Sri Lanka has asked the International Monetary Fund (IMF) for urgent financial assistance and the global lender may consider it after initial reluctance, an aide to the country’s finance minister has said.
Protests have broken out in the island nation as it battles a devastating financial crisis caused by the effects of COVID-19, the mismanagement of government finances and the increase in fuel prices that have sapped foreign exchange reserves.
A delegation led by Sri Lankan Finance Minister Ali Sabry began formal talks with the IMF in Washington, DC, on Monday for a program the government hopes will help boost its reserves and attract bridge financing to pay for essential imports of fuel, food and medicine.
“The (foreign minister) applied for a Rapid Financing Instrument (RFI) to mitigate current supply chain issues, but was initially deemed by the IMF to not meet their criteria,” Sabry’s aide Shamir Zavahir said. On twitter.
“However, India has subsequently also made representations in an RFI for (Sri Lanka) and the IMF may consider this request due to the unique circumstances.”
request for a Rapid Financing Instrument (RFI) to mitigate current supply chain problems, although initially the IMF considers that it does not meet its criteria. However, India has subsequently also made representations in an RFI for SL and the IMF may consider this request due to the
—Shamir Zavahir (@ShamirZavahir) April 19, 2022
The aggregate that the IMF “appears to be positive” about granting an extended fund facility, a longer facility of up to four years with easier and longer repayment terms. “Ideally, if this can be accelerated, it can help stabilize things in the short term until long term solutions emerge,” he tweeted.
Sri Lanka is seeking $3 billion in the coming months from multiple sources including the IMF, World Bank and India to avert crisis, Sabry told Reuters earlier this month.
Both India and China have already provided billions of dollars in financial support to Sri Lanka. Sabry met his Indian counterpart Nirmala Sitharaman on the sidelines of the IMF deliberations, with both sides saying they agreed to deepen their cooperation.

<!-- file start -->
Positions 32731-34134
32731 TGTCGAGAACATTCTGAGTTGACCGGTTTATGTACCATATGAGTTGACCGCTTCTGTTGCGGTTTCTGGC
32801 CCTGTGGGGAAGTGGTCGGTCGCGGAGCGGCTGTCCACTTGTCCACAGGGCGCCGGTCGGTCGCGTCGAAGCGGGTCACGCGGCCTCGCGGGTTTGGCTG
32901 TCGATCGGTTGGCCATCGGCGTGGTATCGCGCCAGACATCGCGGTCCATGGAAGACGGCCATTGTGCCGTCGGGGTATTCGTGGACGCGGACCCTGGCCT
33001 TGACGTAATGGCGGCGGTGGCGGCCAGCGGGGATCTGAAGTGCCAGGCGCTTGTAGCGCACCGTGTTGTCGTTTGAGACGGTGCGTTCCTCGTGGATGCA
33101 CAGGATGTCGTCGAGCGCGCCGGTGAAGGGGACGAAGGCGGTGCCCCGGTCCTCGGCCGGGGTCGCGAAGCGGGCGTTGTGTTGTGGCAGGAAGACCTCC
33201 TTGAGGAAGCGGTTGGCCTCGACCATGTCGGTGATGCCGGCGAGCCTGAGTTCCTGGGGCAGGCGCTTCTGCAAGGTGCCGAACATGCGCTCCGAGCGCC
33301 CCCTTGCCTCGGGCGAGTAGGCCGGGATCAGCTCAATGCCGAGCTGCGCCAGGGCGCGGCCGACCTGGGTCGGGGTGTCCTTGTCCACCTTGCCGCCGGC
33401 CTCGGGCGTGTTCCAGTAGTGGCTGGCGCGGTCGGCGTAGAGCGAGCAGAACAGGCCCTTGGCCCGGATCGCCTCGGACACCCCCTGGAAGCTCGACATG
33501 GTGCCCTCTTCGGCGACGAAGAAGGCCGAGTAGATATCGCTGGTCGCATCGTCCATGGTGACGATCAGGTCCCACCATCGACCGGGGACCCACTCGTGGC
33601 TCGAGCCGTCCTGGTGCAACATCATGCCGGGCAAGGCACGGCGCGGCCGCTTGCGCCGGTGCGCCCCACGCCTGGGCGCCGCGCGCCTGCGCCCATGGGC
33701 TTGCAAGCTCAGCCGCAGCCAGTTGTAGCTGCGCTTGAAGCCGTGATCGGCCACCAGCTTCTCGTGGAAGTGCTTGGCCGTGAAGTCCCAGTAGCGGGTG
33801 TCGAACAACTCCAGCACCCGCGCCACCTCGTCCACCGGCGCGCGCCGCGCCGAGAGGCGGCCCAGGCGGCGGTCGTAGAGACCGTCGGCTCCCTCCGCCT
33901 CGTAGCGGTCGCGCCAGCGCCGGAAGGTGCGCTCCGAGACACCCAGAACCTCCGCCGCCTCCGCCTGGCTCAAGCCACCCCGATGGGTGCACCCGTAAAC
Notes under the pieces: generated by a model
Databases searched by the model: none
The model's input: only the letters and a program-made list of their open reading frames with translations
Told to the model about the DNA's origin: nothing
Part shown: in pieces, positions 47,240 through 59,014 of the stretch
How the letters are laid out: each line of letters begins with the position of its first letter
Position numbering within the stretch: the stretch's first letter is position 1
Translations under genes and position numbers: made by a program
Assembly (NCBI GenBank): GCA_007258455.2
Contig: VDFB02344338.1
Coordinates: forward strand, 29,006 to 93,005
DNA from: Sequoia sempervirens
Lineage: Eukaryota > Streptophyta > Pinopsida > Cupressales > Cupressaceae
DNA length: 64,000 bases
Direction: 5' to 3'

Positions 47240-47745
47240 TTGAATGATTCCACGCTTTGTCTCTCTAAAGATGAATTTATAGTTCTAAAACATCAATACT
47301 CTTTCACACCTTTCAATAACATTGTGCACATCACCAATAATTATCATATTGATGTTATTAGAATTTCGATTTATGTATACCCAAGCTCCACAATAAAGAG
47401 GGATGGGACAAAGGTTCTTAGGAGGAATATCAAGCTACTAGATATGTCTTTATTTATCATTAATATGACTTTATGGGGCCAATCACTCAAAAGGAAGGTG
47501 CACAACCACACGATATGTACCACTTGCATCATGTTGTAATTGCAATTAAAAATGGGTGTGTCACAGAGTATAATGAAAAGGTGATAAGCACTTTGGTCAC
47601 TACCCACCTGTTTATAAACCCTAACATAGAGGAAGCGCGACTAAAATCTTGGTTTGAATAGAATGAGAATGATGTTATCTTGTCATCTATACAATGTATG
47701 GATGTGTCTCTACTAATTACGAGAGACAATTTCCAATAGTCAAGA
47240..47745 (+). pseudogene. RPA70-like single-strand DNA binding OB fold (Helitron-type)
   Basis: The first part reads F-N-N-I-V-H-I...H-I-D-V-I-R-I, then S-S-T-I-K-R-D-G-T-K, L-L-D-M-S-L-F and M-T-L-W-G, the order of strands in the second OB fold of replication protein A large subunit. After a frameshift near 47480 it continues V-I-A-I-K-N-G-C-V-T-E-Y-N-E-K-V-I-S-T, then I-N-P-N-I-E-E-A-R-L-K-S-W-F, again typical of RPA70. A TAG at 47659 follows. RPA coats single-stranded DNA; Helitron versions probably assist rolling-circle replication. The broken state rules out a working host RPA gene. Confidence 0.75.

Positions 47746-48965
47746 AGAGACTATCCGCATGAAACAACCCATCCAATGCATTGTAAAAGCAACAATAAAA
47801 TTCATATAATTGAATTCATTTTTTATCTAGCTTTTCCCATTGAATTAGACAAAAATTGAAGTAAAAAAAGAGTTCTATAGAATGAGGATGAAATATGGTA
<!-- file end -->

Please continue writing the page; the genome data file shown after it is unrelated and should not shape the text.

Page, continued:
“India will fully support Sri Lanka’s discussions with the IMF, especially on the special request made to speed up an extended facility of funds,” Sabry’s office said, citing his meeting with Sitharaman.
The sources have told Reuters that India will continue to help its neighbor as it tries to regain influence lost by China in recent years. Beijing is one of Sri Lanka’s biggest lenders and has also built ports and roads there.
Last week, the country’s central bank said it would suspend payment of part of its foreign debt pending a restructuring.
In Colombo, the commercial capital, protests demanding the ouster of President Gotabaya Rajapaksa have been going on for more than a week.
In parliament on Tuesday, the prime minister reiterated a call for a unity government that the opposition has rejected.
In an attempt to quell the protests and demands for their resignation, the Rajapaksa brothers also offered to reduce the president’s executive powers by amending the constitution.
“Together with the support of the president, we will move towards sweeping constitutional reforms,” said Mahinda Rajapaksa, who was also the president. “We ask for the support of the public, the opposition and all other interested parties.”
Sri Lankan opposition leader Sajith Premadasa is lobbying for support in parliament to change the constitution and remove the Rajapaksa family from power.
“We all have to swallow a bitter pill, or even multiple pills, because the consequences of irrationality over the last few years have hit home,” Premadasa, leader of the main opposition Samagi Jana Balawegaya party, said in an interview with Bloomberg. Television. .
“It’s going to be a time of extreme austerity,” he added. “And the people of Sri Lanka must understand this reality. But if we take these bold steps, we can overcome all the challenges, all the obstacles that we face.”